by Atousa Pilger
As the Trump administration applies diplomatic pressure on the Iranian regime over its ballistic missile program, and threatens to invalidate the Iran nuclear deal by certifying the regime as being out of compliance with its provisions, it has been criticized by the Iranian regime’s allies.
The central issue, Iran’s ballistic missile program, poses an international threat. As well, the regime’s support of terrorist groups such as Hezbollah is destabilizing the Middle East.
The Joint Comprehensive Plan of Action, known commonly as the Iran deal or Iran nuclear deal, placed little emphasis on Iran’s missile program, and did not address Iran’s human rights record or its support for terrorism. The Iranian regime has been building its missile program and gaining strength in Syria, Iraq, and Yemen.
Nearly four million Syrian refugees flooded into Europe in the greatest refugee crisis since World War II. EU leaders who had lauded the nuclear deal, hoping for a way towards Iranian moderation, have now experienced terror, as cities like Paris, Berlin and Brussels are shocked by acts inspired by the Islamic extremism.
French president Emmanuel Macron, has recently taken a more aggressive stance towards Iranian military actions and human rights. Last weekend, according to the Financial Times, he told Iran’s President Hassan Rouhani in a telephone call, about his concerns regarding Iran’s activities.
A May deadline has been set by the US president for European countries to “fix” the nuclear agreement, and France’s Foreign Minister, Jean-Yves Le Drian, is set for further talks in Tehran on Monday.
France, Germany and Britain are all signatories to the deal, and they are trying to reach a solution that will placate the Trump administration without destroying an accord they believe is working.
Macron also asked for “clear responses” from Iran over “problems” outside the deal — those that relate to its ballistic missile program and its destabilizing role in the region, particularly in Lebanon. Meanwhile, according to Reuters, Le Drian will call upon the regime in Tehran to address the West’s misgivings about its ballistic missile program and Middle East military activities.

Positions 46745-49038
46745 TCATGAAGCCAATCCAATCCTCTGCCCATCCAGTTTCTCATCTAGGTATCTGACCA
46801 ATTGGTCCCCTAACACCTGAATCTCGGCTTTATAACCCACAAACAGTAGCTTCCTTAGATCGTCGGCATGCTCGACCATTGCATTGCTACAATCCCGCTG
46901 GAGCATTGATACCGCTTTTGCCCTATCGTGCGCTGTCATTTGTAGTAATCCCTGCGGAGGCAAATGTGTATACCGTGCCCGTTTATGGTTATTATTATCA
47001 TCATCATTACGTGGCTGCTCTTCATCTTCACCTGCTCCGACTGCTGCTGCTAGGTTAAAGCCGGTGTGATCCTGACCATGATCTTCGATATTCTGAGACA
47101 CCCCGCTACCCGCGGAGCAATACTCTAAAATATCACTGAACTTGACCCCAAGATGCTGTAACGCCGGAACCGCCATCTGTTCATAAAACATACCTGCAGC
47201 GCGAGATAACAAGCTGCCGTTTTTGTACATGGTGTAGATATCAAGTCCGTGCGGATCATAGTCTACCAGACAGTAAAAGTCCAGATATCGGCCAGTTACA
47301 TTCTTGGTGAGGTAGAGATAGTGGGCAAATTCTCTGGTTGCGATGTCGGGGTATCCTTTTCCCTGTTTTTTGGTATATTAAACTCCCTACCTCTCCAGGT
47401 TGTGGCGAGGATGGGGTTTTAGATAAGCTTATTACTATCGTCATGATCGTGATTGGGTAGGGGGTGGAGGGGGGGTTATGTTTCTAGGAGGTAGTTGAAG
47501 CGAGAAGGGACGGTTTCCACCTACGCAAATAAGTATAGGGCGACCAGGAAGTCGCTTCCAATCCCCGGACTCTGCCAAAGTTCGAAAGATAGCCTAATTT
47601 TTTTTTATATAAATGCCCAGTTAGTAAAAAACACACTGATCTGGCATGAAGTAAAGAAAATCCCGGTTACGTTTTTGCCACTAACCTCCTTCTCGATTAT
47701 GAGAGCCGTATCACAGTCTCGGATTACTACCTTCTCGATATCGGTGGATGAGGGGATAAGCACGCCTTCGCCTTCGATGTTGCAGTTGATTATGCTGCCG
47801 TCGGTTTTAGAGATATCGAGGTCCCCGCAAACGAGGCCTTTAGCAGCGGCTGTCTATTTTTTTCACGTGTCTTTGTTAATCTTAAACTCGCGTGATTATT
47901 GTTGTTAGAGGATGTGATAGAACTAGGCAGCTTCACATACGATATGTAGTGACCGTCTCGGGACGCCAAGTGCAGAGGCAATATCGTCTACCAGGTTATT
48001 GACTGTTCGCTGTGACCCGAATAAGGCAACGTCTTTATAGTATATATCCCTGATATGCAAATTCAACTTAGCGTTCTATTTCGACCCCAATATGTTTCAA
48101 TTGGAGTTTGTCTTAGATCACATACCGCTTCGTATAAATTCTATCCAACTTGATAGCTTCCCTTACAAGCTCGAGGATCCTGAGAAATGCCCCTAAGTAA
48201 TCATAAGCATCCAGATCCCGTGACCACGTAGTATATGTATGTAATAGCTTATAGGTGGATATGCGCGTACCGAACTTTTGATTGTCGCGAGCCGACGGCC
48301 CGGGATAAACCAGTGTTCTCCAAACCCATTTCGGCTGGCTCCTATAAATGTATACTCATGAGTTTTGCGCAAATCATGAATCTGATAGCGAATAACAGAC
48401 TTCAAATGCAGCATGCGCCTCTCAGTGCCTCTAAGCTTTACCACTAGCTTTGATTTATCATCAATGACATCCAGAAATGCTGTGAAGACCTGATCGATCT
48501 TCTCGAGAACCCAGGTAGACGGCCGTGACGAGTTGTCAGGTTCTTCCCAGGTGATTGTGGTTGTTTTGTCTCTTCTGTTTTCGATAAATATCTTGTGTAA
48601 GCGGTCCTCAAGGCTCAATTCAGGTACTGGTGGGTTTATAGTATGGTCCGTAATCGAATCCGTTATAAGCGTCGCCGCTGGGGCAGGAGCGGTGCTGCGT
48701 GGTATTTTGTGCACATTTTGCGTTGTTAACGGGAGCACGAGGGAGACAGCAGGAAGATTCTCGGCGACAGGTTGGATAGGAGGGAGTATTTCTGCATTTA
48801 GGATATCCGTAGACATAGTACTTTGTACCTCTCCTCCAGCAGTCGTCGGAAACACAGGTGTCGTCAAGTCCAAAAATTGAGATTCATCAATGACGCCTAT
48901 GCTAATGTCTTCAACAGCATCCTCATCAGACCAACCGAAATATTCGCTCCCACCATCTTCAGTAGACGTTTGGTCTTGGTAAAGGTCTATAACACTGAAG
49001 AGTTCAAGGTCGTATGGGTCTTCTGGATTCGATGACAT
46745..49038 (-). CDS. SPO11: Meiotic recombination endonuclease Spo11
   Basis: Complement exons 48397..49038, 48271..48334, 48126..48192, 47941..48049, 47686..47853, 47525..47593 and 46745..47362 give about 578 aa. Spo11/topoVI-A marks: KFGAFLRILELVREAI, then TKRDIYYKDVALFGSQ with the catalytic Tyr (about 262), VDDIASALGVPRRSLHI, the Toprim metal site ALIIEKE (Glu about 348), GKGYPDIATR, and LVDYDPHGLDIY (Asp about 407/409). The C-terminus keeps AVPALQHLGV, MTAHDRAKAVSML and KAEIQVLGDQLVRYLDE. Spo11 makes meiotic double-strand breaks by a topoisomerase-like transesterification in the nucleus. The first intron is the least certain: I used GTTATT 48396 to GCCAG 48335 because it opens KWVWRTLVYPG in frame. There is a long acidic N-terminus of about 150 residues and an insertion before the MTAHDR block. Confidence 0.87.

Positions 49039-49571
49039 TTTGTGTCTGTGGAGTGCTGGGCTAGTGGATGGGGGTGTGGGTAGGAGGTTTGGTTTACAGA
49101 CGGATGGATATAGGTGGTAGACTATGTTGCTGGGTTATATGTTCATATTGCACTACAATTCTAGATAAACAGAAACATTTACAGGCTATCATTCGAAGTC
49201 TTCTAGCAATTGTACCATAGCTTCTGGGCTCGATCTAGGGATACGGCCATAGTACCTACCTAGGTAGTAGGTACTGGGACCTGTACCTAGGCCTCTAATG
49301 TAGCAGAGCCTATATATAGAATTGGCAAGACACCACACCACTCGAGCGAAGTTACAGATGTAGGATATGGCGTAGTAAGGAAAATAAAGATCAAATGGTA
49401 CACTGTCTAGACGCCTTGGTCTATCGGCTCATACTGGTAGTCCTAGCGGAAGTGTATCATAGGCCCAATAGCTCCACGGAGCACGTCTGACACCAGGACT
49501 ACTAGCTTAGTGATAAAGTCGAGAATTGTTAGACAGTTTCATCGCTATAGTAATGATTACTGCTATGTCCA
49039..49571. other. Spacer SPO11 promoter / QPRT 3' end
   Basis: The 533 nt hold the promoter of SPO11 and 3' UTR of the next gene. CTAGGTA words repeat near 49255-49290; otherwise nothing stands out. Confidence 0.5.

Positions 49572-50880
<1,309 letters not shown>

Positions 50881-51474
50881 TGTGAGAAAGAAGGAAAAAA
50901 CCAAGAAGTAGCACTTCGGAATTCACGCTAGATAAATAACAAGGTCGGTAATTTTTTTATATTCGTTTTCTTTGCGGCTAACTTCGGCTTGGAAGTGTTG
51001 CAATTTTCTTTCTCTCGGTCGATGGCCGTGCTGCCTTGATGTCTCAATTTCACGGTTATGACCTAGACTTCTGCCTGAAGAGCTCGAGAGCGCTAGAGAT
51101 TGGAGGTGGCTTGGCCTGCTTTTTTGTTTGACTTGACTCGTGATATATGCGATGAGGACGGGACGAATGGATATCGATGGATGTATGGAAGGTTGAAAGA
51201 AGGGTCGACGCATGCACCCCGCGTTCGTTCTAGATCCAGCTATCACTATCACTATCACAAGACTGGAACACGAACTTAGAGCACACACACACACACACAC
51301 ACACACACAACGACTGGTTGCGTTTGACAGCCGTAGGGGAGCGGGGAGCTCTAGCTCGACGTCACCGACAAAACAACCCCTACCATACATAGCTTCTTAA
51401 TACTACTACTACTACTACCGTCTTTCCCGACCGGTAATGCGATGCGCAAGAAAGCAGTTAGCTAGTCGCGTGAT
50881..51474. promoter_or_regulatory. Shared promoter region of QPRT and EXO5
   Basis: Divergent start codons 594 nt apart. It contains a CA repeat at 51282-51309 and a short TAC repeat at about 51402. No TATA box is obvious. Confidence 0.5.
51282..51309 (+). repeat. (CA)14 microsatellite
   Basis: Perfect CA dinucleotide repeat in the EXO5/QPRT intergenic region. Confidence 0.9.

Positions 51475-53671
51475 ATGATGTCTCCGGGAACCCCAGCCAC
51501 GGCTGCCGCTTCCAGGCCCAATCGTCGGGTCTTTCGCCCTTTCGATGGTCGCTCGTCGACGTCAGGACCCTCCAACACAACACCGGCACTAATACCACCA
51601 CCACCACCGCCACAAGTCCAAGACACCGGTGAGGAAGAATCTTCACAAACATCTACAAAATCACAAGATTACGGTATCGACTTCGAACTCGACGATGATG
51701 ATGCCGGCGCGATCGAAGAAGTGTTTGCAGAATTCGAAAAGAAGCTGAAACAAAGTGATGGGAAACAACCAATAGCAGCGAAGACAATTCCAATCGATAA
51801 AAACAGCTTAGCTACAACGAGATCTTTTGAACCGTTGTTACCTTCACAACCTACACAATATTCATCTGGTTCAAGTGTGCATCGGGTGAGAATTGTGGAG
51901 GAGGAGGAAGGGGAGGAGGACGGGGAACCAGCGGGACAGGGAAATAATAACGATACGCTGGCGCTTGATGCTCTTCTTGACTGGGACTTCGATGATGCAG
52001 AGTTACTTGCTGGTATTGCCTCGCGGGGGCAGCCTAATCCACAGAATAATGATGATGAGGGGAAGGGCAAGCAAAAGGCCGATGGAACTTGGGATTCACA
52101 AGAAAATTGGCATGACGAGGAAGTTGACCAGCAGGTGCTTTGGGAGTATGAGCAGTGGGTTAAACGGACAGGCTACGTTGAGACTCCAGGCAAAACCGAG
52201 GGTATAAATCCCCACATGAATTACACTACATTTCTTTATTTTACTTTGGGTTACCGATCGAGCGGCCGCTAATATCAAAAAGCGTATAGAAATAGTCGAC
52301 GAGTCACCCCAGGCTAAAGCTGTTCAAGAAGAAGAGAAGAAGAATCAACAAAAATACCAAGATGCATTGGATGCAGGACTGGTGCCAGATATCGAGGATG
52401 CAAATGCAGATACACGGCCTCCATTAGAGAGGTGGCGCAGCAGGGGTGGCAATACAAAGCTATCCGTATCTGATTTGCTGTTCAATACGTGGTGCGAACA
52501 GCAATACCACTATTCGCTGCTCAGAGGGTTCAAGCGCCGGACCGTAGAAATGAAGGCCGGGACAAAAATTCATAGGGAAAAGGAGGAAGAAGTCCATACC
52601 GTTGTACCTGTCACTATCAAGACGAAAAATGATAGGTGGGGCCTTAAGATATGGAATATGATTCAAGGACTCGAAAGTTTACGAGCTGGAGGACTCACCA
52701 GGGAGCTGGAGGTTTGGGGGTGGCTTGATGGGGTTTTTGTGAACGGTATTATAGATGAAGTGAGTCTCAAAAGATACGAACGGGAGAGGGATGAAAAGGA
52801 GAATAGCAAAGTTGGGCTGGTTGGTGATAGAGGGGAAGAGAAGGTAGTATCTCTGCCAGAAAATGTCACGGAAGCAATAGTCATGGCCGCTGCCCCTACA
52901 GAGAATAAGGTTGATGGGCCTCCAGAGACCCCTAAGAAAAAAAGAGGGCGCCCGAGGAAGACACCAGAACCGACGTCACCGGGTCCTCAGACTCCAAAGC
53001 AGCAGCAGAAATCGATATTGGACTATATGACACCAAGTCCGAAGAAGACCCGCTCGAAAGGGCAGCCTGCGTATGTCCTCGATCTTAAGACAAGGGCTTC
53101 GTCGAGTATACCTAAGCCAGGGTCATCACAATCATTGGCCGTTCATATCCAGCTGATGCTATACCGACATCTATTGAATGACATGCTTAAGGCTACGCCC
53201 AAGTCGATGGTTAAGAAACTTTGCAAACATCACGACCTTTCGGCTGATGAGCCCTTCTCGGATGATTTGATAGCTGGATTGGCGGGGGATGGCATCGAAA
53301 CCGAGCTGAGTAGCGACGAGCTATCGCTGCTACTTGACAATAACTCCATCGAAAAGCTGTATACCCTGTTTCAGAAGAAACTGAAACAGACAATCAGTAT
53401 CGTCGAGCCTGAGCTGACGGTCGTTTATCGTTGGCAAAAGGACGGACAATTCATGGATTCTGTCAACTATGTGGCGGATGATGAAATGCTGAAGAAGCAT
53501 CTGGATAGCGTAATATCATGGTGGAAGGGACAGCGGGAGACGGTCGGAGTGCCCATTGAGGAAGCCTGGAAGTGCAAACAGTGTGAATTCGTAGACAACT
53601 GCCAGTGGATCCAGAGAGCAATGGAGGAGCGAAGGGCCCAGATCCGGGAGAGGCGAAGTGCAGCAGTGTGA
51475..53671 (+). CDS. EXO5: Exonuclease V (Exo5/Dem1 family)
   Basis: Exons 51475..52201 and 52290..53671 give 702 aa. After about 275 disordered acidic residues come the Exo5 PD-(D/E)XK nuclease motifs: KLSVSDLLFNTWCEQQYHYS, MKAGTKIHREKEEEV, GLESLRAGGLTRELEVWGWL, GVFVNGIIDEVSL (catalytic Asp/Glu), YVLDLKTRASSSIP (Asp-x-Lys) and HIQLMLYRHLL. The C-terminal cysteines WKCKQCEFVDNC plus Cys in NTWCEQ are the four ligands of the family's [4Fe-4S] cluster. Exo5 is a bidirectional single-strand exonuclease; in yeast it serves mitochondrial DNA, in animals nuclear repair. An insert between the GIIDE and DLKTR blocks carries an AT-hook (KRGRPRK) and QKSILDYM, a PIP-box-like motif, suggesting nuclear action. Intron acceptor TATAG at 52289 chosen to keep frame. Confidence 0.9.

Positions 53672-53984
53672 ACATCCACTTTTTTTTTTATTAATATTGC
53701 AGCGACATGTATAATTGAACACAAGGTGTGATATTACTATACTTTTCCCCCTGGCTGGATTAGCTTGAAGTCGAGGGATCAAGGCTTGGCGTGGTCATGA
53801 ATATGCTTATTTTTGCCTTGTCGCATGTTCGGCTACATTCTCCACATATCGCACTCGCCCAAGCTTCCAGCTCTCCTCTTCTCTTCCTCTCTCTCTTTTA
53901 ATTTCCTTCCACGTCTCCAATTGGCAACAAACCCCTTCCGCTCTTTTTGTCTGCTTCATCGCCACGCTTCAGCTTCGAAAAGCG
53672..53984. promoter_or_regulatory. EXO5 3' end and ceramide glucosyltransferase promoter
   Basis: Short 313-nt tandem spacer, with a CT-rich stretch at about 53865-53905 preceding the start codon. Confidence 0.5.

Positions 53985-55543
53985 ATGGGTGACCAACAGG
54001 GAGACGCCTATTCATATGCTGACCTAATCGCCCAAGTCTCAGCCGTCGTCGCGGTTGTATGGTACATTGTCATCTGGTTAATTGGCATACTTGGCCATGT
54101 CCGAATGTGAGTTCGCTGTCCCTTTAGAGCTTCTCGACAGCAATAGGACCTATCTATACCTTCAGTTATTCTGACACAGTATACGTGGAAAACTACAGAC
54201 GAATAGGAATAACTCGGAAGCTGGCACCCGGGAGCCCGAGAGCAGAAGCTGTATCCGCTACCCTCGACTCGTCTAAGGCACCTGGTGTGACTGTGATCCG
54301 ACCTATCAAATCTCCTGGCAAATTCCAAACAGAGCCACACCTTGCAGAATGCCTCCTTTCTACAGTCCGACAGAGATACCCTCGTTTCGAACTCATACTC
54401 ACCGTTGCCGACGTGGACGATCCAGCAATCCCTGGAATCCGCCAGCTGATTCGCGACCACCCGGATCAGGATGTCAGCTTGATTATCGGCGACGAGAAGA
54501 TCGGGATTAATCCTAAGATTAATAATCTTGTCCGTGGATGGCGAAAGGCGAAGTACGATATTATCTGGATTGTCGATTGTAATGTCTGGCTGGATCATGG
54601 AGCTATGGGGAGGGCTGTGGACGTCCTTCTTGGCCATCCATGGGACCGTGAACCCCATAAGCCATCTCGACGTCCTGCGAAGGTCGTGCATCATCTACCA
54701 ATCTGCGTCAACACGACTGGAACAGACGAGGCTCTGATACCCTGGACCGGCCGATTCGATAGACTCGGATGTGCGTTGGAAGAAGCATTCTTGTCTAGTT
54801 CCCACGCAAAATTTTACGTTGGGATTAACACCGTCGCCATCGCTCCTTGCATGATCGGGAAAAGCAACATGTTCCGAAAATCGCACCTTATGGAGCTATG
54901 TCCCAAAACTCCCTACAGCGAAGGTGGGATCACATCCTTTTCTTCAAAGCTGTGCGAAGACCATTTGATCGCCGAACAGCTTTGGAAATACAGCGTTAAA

Jose Maria Aznar, former prime minister of Spain, and Stephen Harper, former prime minister of Canada, in an editorial in the Wall Street Journal, urged Europe to act more decisively in containing Iranian expansionism. “Despite Tehran’s quest for regional control, popular protests in December and January showed that most of the nation’s citizens don’t share their leaders’ designs. The regime’s destabilizing actions have also triggered resistance from Saudi Arabia and other regional powers. Iran’s own citizens and neighbors are convinced of Tehran’s malice, and all concerned nations should heed their warning,” Aznar and Harper wrote.
“Thankfully, the U.S. has demonstrated its ability to rally its Middle Eastern partners in stabilizing the region. Iranian theocracy appeals mainly to a few neighboring Shiite Islamic factions, and Iran’s long-term conflicts with other sects have made many states eager to cooperate in restraining its influence. Numerous allies can be mobilized in the struggle against Iran, from the Kurds and tribal elements to many Sunni Arabs and Shiite forces not co-opted by Tehran. These factions must collaborate to contain Iran’s hegemonic ambitions,” they added.
They warn that, “if left unchecked, Iran’s aggression will ultimately threaten Europe and North America as well. All should urgently work together to counter this threat to global security.”
If Iran builds permanent military bases in Syria and moves its ballistic missiles there, most of Europe will be within range, and regional rivals Saudi Arabia and Israel will have no advance warning to detect Iranian missiles.
European nations must heed French president Macron’s wake up call, and take action soon.